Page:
However, when a measurement of any type is made to a quantum system, decoherence breaks down and the wave function collapses into a single state. Therefore, the computer has to somehow continue making these calculations without having any measurements made until the proper time, when it can then drop out of the quantum state, have a measurement taken to read its result, which then gets passed on to the rest of the system.

The physical requirements of manipulating a system on this scale are considerable, touching on the realms of superconductors, nanotechnology, and quantum electronics, as well as others. Each of these is itself a sophisticated field which is still being fully developed, so trying to merge them all together into a functional quantum computer is a task which I don’t particularly envy anyone … except for the person who finally succeeds.

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How Quantum Computers Work

Quantum Computing: Josef Gruska … – amazon.com

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Quantum Computing: Josef Gruska … – amazon.com

What are quantum computers and how do they work? WIRED …

Google, IBM and a handful of startups are racing to create the next generation of supercomputers. Quantum computers, if they ever get started, will help us solve problems, like modelling complex chemical processes, that our existing computers can’t even scratch the surface of.

But the quantum future isn’t going to come easily, and there’s no knowing what it’ll look like when it does arrive. At the moment, companies and researchers are using a handful of different approaches to try and build the most powerful computers the world has ever seen. Here’s everything you need to know about the coming quantum revolution.

Quantum computing takes advantage of the strange ability of subatomic particles to exist in more than one state at any time. Due to the way the tiniest of particles behave, operations can be done much more quickly and use less energy than classical computers.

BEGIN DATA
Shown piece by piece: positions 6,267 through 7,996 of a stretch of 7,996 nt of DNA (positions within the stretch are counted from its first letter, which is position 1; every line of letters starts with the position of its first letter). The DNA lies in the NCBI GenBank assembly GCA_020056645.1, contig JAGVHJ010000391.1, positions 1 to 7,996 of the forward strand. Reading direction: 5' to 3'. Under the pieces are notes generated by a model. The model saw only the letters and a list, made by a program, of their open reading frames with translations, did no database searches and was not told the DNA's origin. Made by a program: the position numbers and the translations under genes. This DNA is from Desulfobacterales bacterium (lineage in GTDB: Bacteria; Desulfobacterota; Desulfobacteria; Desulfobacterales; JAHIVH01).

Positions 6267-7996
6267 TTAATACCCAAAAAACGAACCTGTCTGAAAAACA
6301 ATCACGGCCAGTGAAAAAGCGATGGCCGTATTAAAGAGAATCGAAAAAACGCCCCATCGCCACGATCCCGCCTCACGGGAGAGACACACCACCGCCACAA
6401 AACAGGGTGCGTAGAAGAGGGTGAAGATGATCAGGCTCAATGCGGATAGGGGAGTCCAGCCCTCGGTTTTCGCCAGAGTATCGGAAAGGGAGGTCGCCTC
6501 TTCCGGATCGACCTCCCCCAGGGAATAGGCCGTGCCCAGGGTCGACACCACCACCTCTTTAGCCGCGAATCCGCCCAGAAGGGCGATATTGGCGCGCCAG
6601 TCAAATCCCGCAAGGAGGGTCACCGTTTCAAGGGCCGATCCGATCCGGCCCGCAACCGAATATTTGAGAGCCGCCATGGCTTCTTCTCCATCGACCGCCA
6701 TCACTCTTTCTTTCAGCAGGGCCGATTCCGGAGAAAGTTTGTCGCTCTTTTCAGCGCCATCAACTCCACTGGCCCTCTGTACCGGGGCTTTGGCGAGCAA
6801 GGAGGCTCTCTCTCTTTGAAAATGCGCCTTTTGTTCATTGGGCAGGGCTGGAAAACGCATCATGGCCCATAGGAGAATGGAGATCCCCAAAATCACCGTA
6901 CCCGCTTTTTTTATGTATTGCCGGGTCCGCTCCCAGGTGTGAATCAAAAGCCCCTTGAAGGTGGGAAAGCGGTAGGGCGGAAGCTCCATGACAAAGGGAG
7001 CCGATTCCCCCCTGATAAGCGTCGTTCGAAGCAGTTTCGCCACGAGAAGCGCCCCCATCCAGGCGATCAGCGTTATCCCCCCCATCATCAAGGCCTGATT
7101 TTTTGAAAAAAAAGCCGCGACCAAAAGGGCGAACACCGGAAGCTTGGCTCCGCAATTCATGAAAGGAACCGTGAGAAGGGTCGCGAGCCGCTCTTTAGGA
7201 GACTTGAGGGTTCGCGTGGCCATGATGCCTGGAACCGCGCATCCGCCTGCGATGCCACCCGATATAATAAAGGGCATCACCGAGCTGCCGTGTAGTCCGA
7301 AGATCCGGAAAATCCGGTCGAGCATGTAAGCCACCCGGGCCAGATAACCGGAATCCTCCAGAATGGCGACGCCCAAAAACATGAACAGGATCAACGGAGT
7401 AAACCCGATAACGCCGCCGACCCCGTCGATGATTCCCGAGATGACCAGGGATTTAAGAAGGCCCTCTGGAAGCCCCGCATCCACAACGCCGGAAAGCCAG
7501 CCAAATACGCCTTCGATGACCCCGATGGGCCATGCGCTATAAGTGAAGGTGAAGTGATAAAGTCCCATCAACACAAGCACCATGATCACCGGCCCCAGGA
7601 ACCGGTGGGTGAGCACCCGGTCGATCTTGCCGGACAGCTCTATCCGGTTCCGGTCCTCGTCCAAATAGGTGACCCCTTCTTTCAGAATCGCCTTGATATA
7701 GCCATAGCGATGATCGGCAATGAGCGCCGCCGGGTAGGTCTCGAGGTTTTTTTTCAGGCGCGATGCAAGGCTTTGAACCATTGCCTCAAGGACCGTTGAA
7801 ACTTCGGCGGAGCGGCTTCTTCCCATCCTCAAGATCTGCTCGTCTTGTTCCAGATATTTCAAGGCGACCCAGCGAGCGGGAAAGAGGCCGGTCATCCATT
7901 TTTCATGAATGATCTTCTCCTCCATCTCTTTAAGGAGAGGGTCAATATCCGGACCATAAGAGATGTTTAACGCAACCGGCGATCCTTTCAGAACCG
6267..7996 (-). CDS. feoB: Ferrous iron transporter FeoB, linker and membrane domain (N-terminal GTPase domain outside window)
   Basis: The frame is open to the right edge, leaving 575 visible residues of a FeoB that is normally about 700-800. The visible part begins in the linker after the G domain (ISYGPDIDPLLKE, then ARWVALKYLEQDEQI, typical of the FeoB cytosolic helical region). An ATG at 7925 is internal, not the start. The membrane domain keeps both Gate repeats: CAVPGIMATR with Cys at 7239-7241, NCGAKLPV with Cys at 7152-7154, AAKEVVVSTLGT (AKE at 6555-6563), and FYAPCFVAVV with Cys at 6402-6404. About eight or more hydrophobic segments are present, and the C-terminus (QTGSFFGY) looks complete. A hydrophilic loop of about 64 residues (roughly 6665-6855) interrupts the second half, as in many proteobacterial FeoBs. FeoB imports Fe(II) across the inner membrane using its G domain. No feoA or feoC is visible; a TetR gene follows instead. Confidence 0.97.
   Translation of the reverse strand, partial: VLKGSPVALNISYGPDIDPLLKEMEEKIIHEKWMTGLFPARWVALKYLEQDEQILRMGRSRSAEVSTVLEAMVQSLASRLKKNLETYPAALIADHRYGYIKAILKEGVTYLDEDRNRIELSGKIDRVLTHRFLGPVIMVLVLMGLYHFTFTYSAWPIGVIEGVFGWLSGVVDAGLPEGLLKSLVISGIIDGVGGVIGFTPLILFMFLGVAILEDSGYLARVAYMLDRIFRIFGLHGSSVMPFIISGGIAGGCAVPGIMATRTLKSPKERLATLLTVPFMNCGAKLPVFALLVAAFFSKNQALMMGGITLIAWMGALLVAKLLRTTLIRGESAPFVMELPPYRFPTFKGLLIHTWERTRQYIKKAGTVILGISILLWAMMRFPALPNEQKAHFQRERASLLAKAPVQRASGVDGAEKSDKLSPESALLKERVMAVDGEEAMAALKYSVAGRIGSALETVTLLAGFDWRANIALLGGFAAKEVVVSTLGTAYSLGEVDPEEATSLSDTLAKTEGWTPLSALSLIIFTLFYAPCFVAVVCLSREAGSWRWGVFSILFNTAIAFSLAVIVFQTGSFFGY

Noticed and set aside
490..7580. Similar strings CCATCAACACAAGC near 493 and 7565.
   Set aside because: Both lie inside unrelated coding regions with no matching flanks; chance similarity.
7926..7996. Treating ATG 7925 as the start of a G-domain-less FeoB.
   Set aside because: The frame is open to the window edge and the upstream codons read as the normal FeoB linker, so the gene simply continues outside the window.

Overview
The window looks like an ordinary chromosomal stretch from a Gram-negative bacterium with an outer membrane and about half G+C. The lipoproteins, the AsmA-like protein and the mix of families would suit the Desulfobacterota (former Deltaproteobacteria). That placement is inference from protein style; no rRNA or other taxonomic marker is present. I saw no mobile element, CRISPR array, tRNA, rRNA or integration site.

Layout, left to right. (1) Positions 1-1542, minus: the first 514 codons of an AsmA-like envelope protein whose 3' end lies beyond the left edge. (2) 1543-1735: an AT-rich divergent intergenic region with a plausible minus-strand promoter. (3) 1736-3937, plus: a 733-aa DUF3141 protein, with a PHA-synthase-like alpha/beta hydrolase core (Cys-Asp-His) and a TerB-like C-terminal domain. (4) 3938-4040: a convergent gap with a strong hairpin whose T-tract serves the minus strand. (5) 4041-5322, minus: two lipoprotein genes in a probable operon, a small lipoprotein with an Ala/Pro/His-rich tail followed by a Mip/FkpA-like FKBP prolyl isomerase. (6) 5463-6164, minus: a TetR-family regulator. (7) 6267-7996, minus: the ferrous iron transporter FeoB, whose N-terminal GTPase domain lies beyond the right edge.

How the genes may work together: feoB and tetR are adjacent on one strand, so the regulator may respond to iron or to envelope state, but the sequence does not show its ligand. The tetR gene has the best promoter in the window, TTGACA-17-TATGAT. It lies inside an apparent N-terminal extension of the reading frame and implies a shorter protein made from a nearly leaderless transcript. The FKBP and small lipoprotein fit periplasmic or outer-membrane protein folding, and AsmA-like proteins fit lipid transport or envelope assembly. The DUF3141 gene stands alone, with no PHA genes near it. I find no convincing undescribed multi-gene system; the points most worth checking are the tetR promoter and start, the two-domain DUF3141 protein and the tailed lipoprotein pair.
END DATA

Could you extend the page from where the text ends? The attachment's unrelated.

In classical computing, a bit is a single piece of information that can exist in two states 1 or 0. Quantum computing uses quantum bits, or ‘qubits’ instead. These are quantum systems with two states. However, unlike a usual bit, they can store much more information than just 1 or 0, because they can exist in any superposition of these values.

“The difference between classical bits and qubits is that we can also prepare qubits in a quantum superposition of 0 and 1 and create nontrivial correlated states of a number of qubits, so-called ‘entangled states’,” says Alexey Fedorov, a physicist at the Moscow Institute of Physics and Technology.

A qubit can be thought of like an imaginary sphere. Whereas a classical bit can be in two states at either of the two poles of the sphere a qubit can be any point on the sphere. This means a computer using these bits can store a huge amount more information using less energy than a classical computer.

Until recently, it seemed like Google was leading the pack when it came to creating a quantum computer that could surpass the abilities of conventional computers. In a Nature article published in March 2017, the search giant set out ambitious plans to commercialise quantum technology in the next five years. Shortly after that, Google said it intended to achieve something its calling quantum supremacy with a 49-qubit computer by the end of 2017.